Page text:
Central Saint Martins student Mi Zhou, a student in the premier design school’s Material Futures master’s degree program has brilliantly re-imagined the wasteful, earth-harming reality of most toiletry packaging by turning the vessels themselves into usable products. Zhou’s lotion, soap, and shampoo containers are made of soap.
Electrify America, a wholly-owned subsidiary of Volkeswagen Group of America, is investing $2 billion over a 10 year period in zero emission vehicle infrastructure, education and access. A major partner is the initiative is Walmart, which has now opened 120 charging stations at Walmart stores in the US.
On Monday, Electrify America and Walmart announced that the are expanding their relationship in an initiative that will make Walmart one of the largest retail hosts of EV charging stations across the US.
Plans are to add 180 additional locations. Every installation site is equipped with regular 150 kW stations as well as ultra-fast 350 kW stations that can charge vehicles at a rate of 20 miles per minute.
Most electric charging infrastructure—and most electric vehicles—are located on the coasts, writes Curbed. Walmarts tend to be located in states or areas within states where EV adoption is low. This sounds counter-intuitive but the initiative can help to influence consumer buying behavior in more ways than one. Walmart isn’t commonly associated with environmental initiatives, which is a reflection of elitist thinking about the company.
London’s Sainsbury’s supermarket is launching its first vegan pop-up MEAT-FREE BUTCHERS, serving sausages, mince, fillets, burgers and other delicacies not derived from animals.
The pop-up will be located at the chain’s Bethnal Green branch from June 21 to 23, honoring World Meat-Free Week (website). Sainsbury staff will serve 20 animal-free products including BBQ-pulled jackfruit, chorizo-style Shroomdogs, meatless bacon, veggie ribz and Moroccan vegbabs .
Swiss luxury jewelry and watchmaker Chopard has made another advancement in its commitment to sustainability with a handbag designed by award-winning actor Chloë Sevigny.
The geometrically-styled, highly-recognizable evening bag featuring a large heart overlapping the front and side panel, was inspired by “iconic images of the 1940s,” according to a Chopard release on Friday. The bag, sold in three colors, is made from calf-skin leather that is sustainably sourced and “fully traceable,” Chopard said.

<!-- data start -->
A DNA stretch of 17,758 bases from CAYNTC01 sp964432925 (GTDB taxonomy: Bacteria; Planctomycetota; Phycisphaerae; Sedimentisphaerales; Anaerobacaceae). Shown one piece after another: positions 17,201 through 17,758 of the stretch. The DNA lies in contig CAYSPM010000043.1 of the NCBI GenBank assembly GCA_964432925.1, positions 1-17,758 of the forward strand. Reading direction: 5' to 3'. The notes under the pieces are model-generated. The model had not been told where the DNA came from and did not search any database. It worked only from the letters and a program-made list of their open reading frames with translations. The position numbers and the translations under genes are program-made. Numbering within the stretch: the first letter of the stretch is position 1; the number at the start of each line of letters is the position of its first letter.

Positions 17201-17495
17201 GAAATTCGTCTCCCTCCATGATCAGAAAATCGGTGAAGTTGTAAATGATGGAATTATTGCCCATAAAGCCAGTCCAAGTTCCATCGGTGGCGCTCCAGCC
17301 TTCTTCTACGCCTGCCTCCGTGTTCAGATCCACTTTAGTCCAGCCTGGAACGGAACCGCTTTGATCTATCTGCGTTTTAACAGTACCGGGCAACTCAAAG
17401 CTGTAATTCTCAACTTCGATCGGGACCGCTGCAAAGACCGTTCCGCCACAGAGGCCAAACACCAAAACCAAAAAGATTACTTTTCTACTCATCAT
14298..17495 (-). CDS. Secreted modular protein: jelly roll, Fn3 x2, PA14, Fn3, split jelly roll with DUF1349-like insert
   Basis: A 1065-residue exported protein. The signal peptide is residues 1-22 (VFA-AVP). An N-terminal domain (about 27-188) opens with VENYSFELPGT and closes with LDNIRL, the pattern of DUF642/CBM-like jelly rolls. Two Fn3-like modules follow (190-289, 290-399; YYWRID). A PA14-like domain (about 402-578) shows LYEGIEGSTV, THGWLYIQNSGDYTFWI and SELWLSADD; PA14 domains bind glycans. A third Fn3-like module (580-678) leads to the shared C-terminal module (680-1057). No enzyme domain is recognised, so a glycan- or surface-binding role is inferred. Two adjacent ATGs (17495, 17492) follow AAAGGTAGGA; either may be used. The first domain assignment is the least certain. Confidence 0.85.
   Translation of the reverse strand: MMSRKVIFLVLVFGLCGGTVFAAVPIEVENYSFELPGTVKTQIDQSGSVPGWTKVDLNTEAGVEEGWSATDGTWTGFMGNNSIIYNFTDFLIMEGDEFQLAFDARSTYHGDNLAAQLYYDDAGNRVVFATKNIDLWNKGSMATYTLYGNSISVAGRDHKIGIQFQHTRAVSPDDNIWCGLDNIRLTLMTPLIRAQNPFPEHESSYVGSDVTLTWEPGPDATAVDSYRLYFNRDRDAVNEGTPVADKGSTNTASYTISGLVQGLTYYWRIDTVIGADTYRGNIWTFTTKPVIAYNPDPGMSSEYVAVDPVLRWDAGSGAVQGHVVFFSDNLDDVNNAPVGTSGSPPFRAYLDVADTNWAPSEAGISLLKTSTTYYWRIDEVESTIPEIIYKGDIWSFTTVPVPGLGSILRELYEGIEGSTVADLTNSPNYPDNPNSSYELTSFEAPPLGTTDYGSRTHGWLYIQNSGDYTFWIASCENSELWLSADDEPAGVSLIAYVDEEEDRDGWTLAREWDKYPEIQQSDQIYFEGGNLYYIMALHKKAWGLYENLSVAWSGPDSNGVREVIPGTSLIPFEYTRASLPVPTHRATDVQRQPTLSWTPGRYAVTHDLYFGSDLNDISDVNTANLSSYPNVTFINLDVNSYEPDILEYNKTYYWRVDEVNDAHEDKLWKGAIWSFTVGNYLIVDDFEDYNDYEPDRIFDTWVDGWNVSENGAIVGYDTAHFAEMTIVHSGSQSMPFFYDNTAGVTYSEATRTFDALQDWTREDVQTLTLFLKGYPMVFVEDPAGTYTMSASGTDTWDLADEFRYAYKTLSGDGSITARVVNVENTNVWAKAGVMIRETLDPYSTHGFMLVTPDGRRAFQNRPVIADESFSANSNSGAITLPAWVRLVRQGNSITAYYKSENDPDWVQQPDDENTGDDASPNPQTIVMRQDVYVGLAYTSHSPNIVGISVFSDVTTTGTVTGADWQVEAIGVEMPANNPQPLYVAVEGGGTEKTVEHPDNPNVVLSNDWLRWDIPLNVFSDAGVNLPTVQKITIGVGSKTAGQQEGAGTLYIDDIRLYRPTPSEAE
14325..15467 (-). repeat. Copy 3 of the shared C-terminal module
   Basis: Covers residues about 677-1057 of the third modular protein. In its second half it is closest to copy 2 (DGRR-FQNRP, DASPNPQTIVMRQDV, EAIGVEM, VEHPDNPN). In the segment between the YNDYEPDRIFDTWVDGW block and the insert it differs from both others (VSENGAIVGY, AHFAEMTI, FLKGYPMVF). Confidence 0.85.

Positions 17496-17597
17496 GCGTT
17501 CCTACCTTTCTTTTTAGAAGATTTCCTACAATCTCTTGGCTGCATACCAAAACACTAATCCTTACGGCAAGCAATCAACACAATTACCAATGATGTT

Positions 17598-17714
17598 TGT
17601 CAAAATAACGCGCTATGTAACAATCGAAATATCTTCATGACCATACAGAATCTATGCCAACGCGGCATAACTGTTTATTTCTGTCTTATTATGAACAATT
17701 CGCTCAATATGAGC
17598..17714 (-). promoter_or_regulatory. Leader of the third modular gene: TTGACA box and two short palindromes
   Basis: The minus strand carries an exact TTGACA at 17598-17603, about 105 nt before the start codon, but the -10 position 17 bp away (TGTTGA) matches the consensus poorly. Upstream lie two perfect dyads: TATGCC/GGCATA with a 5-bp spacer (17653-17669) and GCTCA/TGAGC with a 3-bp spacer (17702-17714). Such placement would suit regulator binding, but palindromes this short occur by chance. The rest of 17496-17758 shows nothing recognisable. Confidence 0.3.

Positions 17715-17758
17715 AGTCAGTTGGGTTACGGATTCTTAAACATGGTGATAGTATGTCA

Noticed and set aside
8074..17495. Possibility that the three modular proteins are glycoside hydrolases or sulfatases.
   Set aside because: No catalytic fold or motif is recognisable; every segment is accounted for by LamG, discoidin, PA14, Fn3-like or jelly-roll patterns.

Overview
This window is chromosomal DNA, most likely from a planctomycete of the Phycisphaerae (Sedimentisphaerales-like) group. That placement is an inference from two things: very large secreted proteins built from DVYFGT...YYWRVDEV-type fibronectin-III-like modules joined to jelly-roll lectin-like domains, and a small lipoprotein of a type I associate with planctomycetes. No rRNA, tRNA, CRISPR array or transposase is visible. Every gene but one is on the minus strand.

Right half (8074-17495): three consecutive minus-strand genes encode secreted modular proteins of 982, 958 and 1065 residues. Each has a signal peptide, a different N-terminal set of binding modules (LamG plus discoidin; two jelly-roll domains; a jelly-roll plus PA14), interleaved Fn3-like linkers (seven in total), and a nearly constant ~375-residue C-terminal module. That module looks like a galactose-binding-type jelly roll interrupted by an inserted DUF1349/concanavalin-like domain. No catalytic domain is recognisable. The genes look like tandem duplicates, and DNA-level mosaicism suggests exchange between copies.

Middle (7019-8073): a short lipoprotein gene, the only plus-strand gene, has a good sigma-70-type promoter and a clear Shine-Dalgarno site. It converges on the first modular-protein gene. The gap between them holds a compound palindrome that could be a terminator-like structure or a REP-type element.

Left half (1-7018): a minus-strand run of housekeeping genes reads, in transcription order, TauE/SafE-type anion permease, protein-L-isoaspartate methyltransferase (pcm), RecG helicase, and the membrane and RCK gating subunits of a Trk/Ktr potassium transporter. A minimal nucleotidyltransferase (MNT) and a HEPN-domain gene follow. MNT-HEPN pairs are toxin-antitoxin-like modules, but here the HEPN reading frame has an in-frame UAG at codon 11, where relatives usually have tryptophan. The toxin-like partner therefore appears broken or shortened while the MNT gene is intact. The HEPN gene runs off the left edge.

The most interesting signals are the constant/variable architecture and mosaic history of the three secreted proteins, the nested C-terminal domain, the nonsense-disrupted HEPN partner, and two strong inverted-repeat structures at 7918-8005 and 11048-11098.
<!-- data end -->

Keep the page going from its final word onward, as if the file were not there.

For the Sevigny-designed “Green Carpet Collection” bag, which retails for $2,360, Chopard sought to not only trace the leather lineage, but also to work with the tannery on environmental management systems that ensure “all processes and resources, including water, waste, and energy were responsibility managed,” according to Green Carpet, sustainability expert Livia Firth’s Eco-Age. Reinforcement materials on the bag also are made from natural latex and vegetable tanned leather waste.
In 2015, cremations outpaced burials for the first time in United States history. And as the National Funeral Directors Association points out, this upward trend is set to continue over the coming decades, with the national cremation rate predicted to reach nearly 80 percent by 2035. Still, while cremation has obvious environmental advantages over burial—think of all the wood, reinforced concrete, steel, copper and carcinogenic formaldehyde needed to inter the deceased—the process isn’t as Earth-friendly as you might think. In fact, Laura Yan reported for Pacific Standard in 2016, cremation releases 600 million pounds of carbon dioxide into the atmosphere every year.
Human composting is the brainchild of Katrina Spade, CEO of alternative burial company Recompose. Speaking with local news station KIRO 7, Spade explains that recomposition involves moving the body to a specially designed facility—“part public park, part funeral home, part memorial to the people we love,” in the entrepreneur’s words—and placing it inside of a vessel filled with wood chips, alfalfa and straw. After several weeks of microbial activity, the body breaks down into soil that can then be given to family of the deceased or used by conservation groups to “nourish the [surrounding] land.” Overall, the process uses an eighth of the energy required for cremation and saves more than one metric ton of carbon dioxide for every individual who opts to use it.
Italian luxury Prada is joining the ranks of fur-free luxury brands, announcing that all collections starting with women’s spring/summer 2020 will not use fur. Prada previously used fur from foxes, minks and rabbits in its luxury collections.
The decision comes after working closely with the Humane Society International, Fur Free Alliance, and Italian animal rights group LAV. Prada’s subsidiary Miu Miu is on the same fur-free spring 2020 timetable. Products that have already been produced will be sold.
Actor Nicole Kidman covers the May 2019 issue of Vanity Fair US. Samira Nasr styles Nicole — who is barely recognizable with the pixie hairdo — in images by Collier Schorr. / Hair by Recine; makeup by Mark Carrasquillo
The ‘Big Little Lies’ star reflects on her career, her marriage, her faith, and the sisterhood of her hit TV show, telling all to Krista Smith in ‘Nicole Kidman Burns Brighter Than Ever’.
Rising model Ugbad Abdi is styled by Julia Sarr-Jamois in ‘A New Face, A New Story, A New Era’. Zoë Ghertner is in the studio, captuing casual, minimal sophistication with modern head gear as ‘A New Face, A New Story, A New Era’ for i-D Magazine #356 Summer 2019./ Makeup by Fara Homidi; set design by Spencer Vrooman
Rising Somali model Ugbad Abdi is considered to be Fall 2019’s breakout star. She credits fellow-Muslim refugee model, Minneapolis-based Halima Aden as her inspo. “Before Halima, I just assumed there was no place for the hijab in the fashion industry,” Ugbad told i-D. “I have now realised that Muslim women can be anything we want to be.”